TALKING TAX: 'Hey, where should I put my old fridge?'

  • 2006-07-12
  • By Janis Taukacs
As of July 1, 2006 the Natural Resources Tax in Latvia is applicable to a sale of an electric or electronic equipment falling under certain criteria 's e.g., refrigerators, TV sets, mobile phones, PCs, toys, sports, medical, trading and other equipment.

If we go back to the basics, the main principles of the NRT are that (1) the polluters have to pay the NRT, and (2) the main responsibility for the pollution has to be borne by the producer. Combining these two principles, the government has decided that the person selling the EEE for the first time in Latvia has to be the NRT payer. The other category of NRT payers consists of companies that use the EEE for their business purposes.

The rates (depending on the weight of the EEE) may be significant, or sometimes prohibitive, because they almost preclude competing in the market if a competitor has received permission not to pay the NRT in the same circumstances. For instance, if a company is selling in Latvia a vending machine or IT equipment of, say, 100 kilograms, the NRT alone could amount to 135 lats (190 euros).

So who gets the relief then? The NRT rates are thus established so that any interested company may receive permission not to pay the tax. In order to enjoy that benefit, companies have to either introduce a waste management system or agree with a company already having such a system. Also, producers of EEE (there is a wide definition for the term including importers and exporters of EEE) should not forget the same requirement arising out of the Waste Management law that already exists. Normally most businesses (especially retailers) will follow the second option since introducing a new system may be difficult (the system should include collection, recycling, informing the public, etc).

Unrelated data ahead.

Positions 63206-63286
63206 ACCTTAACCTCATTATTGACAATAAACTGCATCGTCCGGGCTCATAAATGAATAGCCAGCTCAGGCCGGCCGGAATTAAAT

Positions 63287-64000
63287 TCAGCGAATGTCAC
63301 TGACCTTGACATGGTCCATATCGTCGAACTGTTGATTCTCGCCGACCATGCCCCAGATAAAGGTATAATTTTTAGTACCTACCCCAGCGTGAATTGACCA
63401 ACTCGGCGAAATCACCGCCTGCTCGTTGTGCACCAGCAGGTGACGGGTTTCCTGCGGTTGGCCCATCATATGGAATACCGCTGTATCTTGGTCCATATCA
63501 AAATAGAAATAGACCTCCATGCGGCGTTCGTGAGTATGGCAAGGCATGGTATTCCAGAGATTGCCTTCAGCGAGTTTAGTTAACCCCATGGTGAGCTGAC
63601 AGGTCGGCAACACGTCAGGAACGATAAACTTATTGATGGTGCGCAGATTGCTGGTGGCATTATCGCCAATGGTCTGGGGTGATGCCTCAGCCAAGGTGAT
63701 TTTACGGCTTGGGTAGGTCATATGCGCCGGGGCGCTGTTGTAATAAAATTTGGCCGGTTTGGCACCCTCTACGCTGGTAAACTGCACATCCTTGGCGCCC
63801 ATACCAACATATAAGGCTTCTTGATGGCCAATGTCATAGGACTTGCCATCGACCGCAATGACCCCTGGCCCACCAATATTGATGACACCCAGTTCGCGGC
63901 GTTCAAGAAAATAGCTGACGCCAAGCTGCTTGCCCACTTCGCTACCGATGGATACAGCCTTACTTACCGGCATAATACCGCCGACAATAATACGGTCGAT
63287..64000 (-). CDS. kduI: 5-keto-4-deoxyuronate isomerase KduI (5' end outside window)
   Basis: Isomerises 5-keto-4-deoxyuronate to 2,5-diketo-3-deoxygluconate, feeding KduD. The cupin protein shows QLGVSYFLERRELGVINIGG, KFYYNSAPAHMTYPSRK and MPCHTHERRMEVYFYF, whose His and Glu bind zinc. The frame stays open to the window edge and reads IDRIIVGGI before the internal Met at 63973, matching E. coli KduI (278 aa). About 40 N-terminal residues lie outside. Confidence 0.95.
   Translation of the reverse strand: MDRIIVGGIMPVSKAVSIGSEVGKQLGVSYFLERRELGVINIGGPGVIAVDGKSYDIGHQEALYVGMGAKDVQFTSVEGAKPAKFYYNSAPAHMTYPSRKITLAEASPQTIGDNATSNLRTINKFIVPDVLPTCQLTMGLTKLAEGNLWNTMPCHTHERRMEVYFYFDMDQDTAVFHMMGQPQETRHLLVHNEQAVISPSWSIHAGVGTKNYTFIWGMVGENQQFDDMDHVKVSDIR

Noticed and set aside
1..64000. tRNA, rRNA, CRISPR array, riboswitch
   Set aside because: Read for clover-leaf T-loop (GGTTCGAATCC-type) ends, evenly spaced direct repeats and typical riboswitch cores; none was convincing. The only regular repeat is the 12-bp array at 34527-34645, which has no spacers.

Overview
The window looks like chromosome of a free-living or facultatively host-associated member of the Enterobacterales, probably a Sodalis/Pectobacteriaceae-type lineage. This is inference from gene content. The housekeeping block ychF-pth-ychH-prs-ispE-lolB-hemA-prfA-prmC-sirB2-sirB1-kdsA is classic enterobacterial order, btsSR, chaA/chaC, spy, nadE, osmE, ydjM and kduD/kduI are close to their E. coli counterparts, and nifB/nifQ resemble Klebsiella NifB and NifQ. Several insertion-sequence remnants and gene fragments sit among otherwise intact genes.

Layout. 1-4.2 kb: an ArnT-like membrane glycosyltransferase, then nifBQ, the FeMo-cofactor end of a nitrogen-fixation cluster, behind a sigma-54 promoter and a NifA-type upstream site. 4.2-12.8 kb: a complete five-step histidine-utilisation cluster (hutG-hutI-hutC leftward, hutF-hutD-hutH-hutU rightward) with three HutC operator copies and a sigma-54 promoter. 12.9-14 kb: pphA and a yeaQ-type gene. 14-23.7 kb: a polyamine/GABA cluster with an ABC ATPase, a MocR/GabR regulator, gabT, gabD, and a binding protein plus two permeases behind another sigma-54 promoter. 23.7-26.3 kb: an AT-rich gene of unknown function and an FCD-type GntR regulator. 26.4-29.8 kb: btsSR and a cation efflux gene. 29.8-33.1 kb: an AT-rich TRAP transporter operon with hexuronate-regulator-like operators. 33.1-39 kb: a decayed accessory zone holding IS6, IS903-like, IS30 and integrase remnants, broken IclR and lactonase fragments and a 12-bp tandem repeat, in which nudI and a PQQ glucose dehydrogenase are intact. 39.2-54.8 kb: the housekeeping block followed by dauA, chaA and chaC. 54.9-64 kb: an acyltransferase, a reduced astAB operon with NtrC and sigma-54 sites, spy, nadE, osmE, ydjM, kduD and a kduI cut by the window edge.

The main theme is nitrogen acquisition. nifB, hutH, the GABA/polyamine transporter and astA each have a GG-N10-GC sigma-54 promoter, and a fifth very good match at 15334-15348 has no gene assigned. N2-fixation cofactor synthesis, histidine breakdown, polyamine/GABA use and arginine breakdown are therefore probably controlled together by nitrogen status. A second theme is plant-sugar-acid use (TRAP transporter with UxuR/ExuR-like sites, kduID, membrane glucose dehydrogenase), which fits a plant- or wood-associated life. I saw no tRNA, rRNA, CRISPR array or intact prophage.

Returning to the title of this article, it is worth reminding that as of Aug. 13, 2005 there is an obligation for retailers selling EEE to collect the end-of-life EEE or at least inform consumers where they may deliver their old fridges. Delivery of such waste to "the usual" waste containers is prohibited.

The novelty comes in an extensive package with other new provisions of the NRT law itself and the corresponding new (as of May 16, 2006) government regulations on implementation of the law. The new provisions also refer to NRT of other products unfriendly to the environment.

There are two reasons why this seemingly "unimportant" tax should become important in Latvia: liability for a breach of the NRT law can amount to at least three times the tax (and up to 12 times), and after all we should care about our children, shouldn't we?

Janis Taukacs is an attorney at law at Sorainen Law Offices in Riga
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